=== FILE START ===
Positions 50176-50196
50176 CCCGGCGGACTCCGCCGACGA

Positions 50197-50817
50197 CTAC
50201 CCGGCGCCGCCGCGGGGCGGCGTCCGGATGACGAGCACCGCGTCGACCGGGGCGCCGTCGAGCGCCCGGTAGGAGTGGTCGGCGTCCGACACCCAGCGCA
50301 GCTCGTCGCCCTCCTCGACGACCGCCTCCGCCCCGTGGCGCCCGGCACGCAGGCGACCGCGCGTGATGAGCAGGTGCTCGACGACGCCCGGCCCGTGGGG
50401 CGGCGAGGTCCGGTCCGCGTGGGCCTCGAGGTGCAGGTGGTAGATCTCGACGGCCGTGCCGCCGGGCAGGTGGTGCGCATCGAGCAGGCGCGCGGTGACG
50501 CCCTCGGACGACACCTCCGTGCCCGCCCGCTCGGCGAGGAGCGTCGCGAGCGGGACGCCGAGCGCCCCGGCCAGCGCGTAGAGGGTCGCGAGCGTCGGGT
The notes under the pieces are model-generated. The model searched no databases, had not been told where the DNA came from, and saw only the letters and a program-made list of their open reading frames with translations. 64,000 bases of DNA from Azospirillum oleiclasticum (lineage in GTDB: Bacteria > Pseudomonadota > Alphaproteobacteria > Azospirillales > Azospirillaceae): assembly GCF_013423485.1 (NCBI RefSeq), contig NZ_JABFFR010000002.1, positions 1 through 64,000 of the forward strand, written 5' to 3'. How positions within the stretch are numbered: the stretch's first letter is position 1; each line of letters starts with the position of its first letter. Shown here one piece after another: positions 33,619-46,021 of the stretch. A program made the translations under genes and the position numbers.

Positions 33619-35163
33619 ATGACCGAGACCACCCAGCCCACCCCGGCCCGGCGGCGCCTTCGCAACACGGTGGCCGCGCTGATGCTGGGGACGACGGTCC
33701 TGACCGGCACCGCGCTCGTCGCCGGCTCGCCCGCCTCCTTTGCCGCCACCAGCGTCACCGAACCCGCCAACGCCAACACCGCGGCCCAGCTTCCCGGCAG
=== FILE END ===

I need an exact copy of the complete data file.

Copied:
Positions 50176-50196
50176 CCCGGCGGACTCCGCCGACGA

Positions 50197-50817
50197 CTAC
50201 CCGGCGCCGCCGCGGGGCGGCGTCCGGATGACGAGCACCGCGTCGACCGGGGCGCCGTCGAGCGCCCGGTAGGAGTGGTCGGCGTCCGACACCCAGCGCA
50301 GCTCGTCGCCCTCCTCGACGACCGCCTCCGCCCCGTGGCGCCCGGCACGCAGGCGACCGCGCGTGATGAGCAGGTGCTCGACGACGCCCGGCCCGTGGGG
50401 CGGCGAGGTCCGGTCCGCGTGGGCCTCGAGGTGCAGGTGGTAGATCTCGACGGCCGTGCCGCCGGGCAGGTGGTGCGCATCGAGCAGGCGCGCGGTGACG
50501 CCCTCGGACGACACCTCCGTGCCCGCCCGCTCGGCGAGGAGCGTCGCGAGCGGGACGCCGAGCGCCCCGGCCAGCGCGTAGAGGGTCGCGAGCGTCGGGT
The notes under the pieces are model-generated. The model searched no databases, had not been told where the DNA came from, and saw only the letters and a program-made list of their open reading frames with translations. 64,000 bases of DNA from Azospirillum oleiclasticum (lineage in GTDB: Bacteria > Pseudomonadota > Alphaproteobacteria > Azospirillales > Azospirillaceae): assembly GCF_013423485.1 (NCBI RefSeq), contig NZ_JABFFR010000002.1, positions 1 through 64,000 of the forward strand, written 5' to 3'. How positions within the stretch are numbered: the stretch's first letter is position 1; each line of letters starts with the position of its first letter. Shown here one piece after another: positions 33,619-46,021 of the stretch. A program made the translations under genes and the position numbers.

Positions 33619-35163
33619 ATGACCGAGACCACCCAGCCCACCCCGGCCCGGCGGCGCCTTCGCAACACGGTGGCCGCGCTGATGCTGGGGACGACGGTCC
33701 TGACCGGCACCGCGCTCGTCGCCGGCTCGCCCGCCTCCTTTGCCGCCACCAGCGTCACCGAACCCGCCAACGCCAACACCGCGGCCCAGCTTCCCGGCAG